Having gone off to school in Michigan, Ruth Wasserman is returning home for the summer. Walking right back into the life she left, she believes everything and everyone will be just the same as she left them. But she begins to notice things are ‘different’ with her parents, and then her brother, “the golden boy” David gets high during his shift at the pool. Having always felt second to her brother, while she hung out with friends drinking, parting, and obsessing over her weight and he was a soccer star and Mr. Popularity. The tables suddenly turn when a little girl gets in the pool on David’s watch and it’s Ruth who pulls her out!
The pool incident isn’t the only thing that’s different. Everyone is making off handed remarks about her extreme weight loss. Even one of mom’s at the pool asks Ruth to help inspire her daughter Kaki into losing weight. Ruth is getting mixed messages from friends and family about her loss.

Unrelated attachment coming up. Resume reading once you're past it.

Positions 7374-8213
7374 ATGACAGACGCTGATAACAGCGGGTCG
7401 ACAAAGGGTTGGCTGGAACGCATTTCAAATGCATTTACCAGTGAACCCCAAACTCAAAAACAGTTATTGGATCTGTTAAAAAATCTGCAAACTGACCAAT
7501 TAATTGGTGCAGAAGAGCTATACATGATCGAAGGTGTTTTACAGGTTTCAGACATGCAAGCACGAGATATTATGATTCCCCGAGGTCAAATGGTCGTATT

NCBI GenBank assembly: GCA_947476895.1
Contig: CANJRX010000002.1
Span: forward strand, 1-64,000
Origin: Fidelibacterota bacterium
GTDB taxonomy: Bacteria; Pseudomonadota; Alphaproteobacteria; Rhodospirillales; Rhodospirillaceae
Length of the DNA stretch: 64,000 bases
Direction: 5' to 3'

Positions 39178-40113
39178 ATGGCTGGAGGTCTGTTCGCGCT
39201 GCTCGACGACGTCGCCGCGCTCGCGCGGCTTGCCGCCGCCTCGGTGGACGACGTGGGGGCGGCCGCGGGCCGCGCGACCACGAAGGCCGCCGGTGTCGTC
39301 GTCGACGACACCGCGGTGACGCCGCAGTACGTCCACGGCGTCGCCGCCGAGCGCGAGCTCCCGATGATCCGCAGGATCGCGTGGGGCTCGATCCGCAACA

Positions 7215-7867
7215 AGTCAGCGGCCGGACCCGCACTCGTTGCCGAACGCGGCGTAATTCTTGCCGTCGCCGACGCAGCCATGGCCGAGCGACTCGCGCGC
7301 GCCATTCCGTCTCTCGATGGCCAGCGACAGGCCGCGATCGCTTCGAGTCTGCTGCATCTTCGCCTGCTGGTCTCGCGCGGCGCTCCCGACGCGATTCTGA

Saving Ruth touched on serious topics such as prejudice and anorexia. I need to begin with the eating disorder. In my opinion, Fishman discussed it in a very realistic way. When most people think of eating disorders they think of those extreme cases, but eating disorders don’t happen overnight. She also mentions how Ruth wasn’t throwing up, therefore it couldn’t be anorexia—so not an eating disorder. All the while, she was getting noticed and by many in a positive way. And those who were worried about her said little to nothing.
I feel Saving Ruth is a great book for both Mother’s and teenage girls, truthfully this story could be used as a tool for a mom to talk to her daughter about weight issues if they are looking for a way to open up dialogue.
Great story enjoyed the characters. I was a little disappointed when it came to Ruth saving Tanisha. I suppose in all truthfulness most people would be worried about being sued, but to me it really overshadowed the great job Ruth did.
A great book to throw in your beach bag this summer, I’m recommending Saving Ruth by Zoe Fishman.
Reviewed by Laura Kay